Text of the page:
I will let the reader apply this lens to current politics. Left and Right deploy Girard’s formula in equal measure. Who are the orcs for you? Who is the evil to your good? Whom shall we slay (figuratively, perhaps, through denunciation or canceling) in our campaign to rid the world of evil?

Underneath the fury of the sacrificial mob lurks a primal dread. Let us descend into the dungeon to face it.

The first monster we encounter is the lurking knowledge that with but a twist of fate, any one of us could be among the mob’s victims. Any one of us could be mistaken for a bad person. Any one of us could be mistaken for an Orc. The fear is so deep in the human being as to be nearly instinctual. We put a figure to the wind, trying to discern which way it is blowing, what opinions we can display to safely group ourselves among the Acceptable and to distance ourselves as far as possible from whoever is marked off for cancellation from society (as soft on communism, soft on terror, a white supremacist, a misogynist, a this-phobe or that-phobe, a conspiracy theorist, a Saddam apologist, an Assad apologist, a Putin apologist, an anti-vaxxer, etc.) Politically savvy people are those who are especially attuned to the latest shift of the wind. They fill our elite institutions, particularly the media. That is how orthodoxy is maintained. The orthodox, with exquisite perceptiveness, sense who the next orcs are. Without needing directives from on high, they fall into a lockstep from which any deviance is social and career suicide. In 2003, no one had to explicitly tell journalists or politicians: “Do not question Iraqi weapons of mass destruction, or you will be fired.” During Covid, no one had to order them to parrot CDC orthodoxy. They knew what to do, just as in grade school they knew what to wear, whom to like, and whom to shun.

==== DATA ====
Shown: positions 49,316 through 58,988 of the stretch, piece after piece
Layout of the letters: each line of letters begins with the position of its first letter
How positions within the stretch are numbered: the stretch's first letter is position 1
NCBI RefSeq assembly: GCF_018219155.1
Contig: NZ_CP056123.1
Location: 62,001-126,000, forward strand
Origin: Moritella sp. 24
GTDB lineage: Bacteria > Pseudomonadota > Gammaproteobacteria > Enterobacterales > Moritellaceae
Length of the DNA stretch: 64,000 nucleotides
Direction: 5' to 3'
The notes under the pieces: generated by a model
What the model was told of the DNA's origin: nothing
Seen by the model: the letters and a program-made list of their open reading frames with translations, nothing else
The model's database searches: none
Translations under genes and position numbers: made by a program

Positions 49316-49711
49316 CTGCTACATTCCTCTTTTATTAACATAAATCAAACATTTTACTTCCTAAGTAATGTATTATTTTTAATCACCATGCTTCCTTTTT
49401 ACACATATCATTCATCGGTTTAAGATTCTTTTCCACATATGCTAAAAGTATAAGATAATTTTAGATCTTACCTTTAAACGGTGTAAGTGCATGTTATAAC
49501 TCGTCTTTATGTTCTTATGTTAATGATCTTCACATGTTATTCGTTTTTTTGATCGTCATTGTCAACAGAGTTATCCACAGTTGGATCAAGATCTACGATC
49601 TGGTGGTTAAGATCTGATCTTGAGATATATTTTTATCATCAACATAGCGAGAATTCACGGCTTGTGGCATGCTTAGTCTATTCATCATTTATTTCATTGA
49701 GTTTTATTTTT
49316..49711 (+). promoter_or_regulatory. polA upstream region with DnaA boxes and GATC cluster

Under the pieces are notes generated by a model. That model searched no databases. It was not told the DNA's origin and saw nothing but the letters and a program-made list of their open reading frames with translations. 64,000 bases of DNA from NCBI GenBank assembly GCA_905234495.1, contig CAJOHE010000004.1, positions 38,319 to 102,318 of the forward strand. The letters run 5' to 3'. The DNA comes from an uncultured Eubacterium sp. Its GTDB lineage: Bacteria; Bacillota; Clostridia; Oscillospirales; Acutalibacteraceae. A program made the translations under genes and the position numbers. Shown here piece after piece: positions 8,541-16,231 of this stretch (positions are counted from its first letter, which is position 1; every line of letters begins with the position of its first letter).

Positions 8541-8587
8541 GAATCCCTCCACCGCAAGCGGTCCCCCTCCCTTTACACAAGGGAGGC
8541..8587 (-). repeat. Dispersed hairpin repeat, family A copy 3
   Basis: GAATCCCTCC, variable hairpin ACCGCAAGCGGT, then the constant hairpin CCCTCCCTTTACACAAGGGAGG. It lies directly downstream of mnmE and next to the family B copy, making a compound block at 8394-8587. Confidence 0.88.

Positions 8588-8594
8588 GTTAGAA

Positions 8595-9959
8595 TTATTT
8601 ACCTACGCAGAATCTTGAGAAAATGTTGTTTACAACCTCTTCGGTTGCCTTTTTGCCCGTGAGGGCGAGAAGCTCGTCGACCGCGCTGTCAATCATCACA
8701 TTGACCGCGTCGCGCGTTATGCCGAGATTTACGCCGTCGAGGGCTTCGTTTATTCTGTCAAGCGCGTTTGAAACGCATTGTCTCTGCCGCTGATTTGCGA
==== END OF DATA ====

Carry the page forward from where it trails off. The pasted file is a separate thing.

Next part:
But let’s explore the dungeon of the social and personal unconscious yet more deeply. At its deepest level lurks the most terrifying monster of all. It is the fear not only that the mob will turn on me, but that the mob will be right to do so. It is that I am unacceptable. That I am evil. That I only pretend to be an acceptable, full human being, but that in reality, it is I who am the Orc.

This monster of self-rejection drives a craving to source acceptance externally, making its subject all the more vulnerable to mob psychology. The prospect of rejection stirs not only the terror of mob violence, but an existential dread as well. To be cast out of the web of relationship, to be abandoned by God, utterly destitute of love.